Former NRL player Dayne Weston champions vulnerability for men’s mental health
Former Melbourne Storm rugby player Dayne Weston says NRL's health and well-being culture could go a lot further towards de-stigmatising men’s mental health and encourage blokes to open up about their struggles as freely as they would discuss a physical injury.
While praising Rugby League clubs for employing more health and wellbeing staff, he tells Simon Rinne, host of the Mindful Men podcast, that a lot more needed to be done for men to feel safe about opening up, and for vulnerability to become a regular practice in their lives.
“The only way through anything is through vulnerability,” he says. “We need to become comfortable with being vulnerable. People don’t share because they think it will be used against them. It stems from shame.”
Dayne has developed a huge passion for improving mental health in the community, following his own intense struggles as a teenager developing his skill in rugby while also processing the conflict between his parents and their subsequent divorce.
He left home at 15 to live with older players during his first stint with Penrith Panthers in 2011, and off the field grappled with intense feelings of anxiety and depression.
“If I did well I felt ok, if I didn’t I felt alone,” says the father of three. Dayne was happy and motivated at training, but felt miserable and irritable at home, all of which led to his marriage breakdown.
“I went through the next six years wearing a mask, putting on a brave face. I felt embarrassed that I was married, had two beautiful kids, I bought a house, I was playing NRL. Mental health does not discriminate.”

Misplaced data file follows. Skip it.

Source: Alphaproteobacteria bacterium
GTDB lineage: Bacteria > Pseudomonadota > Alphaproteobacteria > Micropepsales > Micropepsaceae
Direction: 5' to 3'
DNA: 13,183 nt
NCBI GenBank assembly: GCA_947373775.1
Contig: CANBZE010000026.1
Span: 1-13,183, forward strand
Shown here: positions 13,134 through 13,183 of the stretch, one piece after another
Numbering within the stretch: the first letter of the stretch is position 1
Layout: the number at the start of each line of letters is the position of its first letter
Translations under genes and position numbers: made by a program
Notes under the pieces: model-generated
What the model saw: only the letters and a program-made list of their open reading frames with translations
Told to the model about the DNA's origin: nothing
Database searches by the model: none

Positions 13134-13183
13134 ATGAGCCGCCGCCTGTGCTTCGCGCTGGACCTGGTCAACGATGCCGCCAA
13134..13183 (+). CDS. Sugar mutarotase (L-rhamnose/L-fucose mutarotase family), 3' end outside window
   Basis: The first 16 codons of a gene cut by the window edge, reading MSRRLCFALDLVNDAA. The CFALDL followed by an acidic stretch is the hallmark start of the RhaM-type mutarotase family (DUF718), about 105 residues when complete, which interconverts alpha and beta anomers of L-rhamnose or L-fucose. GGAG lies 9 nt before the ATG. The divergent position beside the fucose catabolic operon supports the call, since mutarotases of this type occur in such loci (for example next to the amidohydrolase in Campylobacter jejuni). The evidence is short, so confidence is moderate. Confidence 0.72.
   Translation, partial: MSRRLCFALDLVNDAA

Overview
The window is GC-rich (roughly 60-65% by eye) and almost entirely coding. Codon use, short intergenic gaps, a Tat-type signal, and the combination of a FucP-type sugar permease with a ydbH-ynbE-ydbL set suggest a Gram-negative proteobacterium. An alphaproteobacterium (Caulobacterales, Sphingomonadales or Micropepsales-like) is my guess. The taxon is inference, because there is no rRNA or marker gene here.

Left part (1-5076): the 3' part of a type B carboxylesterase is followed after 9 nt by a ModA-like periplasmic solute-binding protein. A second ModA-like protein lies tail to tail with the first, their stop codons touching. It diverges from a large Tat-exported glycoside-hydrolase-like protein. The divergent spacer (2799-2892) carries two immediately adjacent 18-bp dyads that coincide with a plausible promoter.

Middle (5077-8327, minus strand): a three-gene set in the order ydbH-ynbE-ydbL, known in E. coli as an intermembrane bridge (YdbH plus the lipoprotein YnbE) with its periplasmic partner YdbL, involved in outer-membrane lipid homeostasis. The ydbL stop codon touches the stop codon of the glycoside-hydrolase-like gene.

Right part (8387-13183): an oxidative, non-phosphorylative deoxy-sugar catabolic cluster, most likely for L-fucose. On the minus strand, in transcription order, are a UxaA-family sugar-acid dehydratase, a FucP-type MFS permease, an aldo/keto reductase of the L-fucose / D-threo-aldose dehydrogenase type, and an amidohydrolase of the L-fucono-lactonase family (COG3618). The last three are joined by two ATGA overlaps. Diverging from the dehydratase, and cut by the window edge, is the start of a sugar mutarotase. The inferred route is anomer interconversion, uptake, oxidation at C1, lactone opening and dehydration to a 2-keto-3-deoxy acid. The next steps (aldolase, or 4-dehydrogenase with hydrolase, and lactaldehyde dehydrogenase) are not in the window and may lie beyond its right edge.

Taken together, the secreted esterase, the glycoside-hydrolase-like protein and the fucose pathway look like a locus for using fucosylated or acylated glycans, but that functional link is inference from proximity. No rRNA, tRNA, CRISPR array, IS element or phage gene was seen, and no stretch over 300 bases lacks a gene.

Despite competing in the UK Super League for two years and picking up multiple awards, nothing could make Dayne feel happy and suicide “was on the forefront of my mind every morning.”
Unable to repair his first marriage, and losing himself in drugs and partying, Dayne eventually found a therapist who he connected with, however it took him at least four counsellors before finding the right one.
He has since remarried and established a regular men’s group called Men of Gold, something he was inspired to set up after being exposed to men’s circles during his time with Melbourne Storm and its wellbeing officer, Peter Robinson.
“I could see the power of men opening up and sharing what is going on,” he says.
“I wanted to start a men’s group, so men could be themselves and start sharing how they were feeling. I wanted to create a culture where men feel safe and can be with themselves.
“The only way we can get better is to share our lived experience.”
Dayne now feels it is important that athletes are open about needing mental health days, and that this be given the same level of acceptance as taking time off for a physical injury.
“It’s in the news … 7 men today will take their life, 2500 plus a year," says Dayne.
“No one talks about it. Everyone’s still on eggshells around it because it’s confronting.
“R U OK? Day is a great initiative but what about the rest of the year? We highlight mental health for one day and then we shut up about it.”
While Men of Gold meets in a space owned by his local church, Dayne says there is no hidden agenda to convert participants to Christianity. “A lot of people have pushed back because of the church, but it’s so far from the truth. It’s in a café, not even in a cathedral. Men have been hurt by churches, I have to take that into consideration."
Dayne says he could not have built the group without having a team around him. “If I didn’t have a team I couldn’t do things by myself.” As Men of Gold expands to include other social events, Dayne is hoping he gets enough sponsorship support to build a website and start his own podcast.
For more information about Men of Gold contact Dayne on: https://www.instagram.com/menofgoldau/